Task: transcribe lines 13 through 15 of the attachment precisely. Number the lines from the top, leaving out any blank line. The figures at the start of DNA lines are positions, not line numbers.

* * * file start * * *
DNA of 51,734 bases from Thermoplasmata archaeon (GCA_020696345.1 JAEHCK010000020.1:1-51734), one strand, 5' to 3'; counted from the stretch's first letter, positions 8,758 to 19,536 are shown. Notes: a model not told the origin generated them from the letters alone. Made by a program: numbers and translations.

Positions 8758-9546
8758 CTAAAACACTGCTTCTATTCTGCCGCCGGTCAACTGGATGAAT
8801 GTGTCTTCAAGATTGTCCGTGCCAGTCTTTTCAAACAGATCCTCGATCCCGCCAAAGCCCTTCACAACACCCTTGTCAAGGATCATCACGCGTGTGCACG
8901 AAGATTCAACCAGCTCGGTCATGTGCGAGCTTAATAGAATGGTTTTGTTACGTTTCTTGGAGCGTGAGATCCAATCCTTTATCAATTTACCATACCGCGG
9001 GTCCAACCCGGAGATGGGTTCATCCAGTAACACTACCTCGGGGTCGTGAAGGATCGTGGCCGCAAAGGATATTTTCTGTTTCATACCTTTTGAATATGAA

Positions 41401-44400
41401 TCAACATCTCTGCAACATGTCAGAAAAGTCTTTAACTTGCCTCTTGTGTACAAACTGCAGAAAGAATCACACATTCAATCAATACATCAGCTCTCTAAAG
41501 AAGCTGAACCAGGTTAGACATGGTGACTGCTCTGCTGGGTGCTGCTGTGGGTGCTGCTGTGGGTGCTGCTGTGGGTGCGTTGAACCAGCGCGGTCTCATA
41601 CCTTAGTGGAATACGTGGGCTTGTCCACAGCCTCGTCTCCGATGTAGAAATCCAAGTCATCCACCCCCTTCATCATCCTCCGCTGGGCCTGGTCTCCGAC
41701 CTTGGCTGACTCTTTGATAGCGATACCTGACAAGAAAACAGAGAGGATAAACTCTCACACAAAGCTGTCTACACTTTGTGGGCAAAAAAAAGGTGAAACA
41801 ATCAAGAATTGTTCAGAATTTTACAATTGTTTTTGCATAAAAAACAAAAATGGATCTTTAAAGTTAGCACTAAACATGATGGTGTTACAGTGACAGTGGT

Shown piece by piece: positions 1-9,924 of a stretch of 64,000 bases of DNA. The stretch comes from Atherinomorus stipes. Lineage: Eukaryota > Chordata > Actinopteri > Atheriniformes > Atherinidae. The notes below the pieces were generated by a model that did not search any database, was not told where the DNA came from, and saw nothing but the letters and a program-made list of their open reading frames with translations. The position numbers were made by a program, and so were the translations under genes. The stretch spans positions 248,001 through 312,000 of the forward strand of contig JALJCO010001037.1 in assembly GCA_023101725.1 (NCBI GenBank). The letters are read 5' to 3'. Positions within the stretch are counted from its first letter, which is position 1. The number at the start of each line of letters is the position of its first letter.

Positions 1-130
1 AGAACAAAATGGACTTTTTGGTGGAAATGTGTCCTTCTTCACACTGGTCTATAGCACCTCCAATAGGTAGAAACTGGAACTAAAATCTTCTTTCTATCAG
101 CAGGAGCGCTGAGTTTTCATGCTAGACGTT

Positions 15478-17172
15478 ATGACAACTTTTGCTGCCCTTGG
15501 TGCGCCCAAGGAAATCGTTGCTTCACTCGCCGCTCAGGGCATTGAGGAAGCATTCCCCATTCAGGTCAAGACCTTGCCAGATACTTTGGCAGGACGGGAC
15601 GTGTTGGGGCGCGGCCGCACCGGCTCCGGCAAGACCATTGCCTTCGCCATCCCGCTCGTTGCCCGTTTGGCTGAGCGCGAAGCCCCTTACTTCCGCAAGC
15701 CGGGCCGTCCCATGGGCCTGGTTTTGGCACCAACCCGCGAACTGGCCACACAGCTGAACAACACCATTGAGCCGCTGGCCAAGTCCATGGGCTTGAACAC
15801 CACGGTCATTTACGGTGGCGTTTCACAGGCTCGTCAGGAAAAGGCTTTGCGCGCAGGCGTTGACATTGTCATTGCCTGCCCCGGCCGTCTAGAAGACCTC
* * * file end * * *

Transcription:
Shown piece by piece: positions 1-9,924 of a stretch of 64,000 bases of DNA. The stretch comes from Atherinomorus stipes. Lineage: Eukaryota > Chordata > Actinopteri > Atheriniformes > Atherinidae. The notes below the pieces were generated by a model that did not search any database, was not told where the DNA came from, and saw nothing but the letters and a program-made list of their open reading frames with translations. The position numbers were made by a program, and so were the translations under genes. The stretch spans positions 248,001 through 312,000 of the forward strand of contig JALJCO010001037.1 in assembly GCA_023101725.1 (NCBI GenBank). The letters are read 5' to 3'. Positions within the stretch are counted from its first letter, which is position 1. The number at the start of each line of letters is the position of its first letter.

Positions 1-130
1 AGAACAAAATGGACTTTTTGGTGGAAATGTGTCCTTCTTCACACTGGTCTATAGCACCTCCAATAGGTAGAAACTGGAACTAAAATCTTCTTTCTATCAG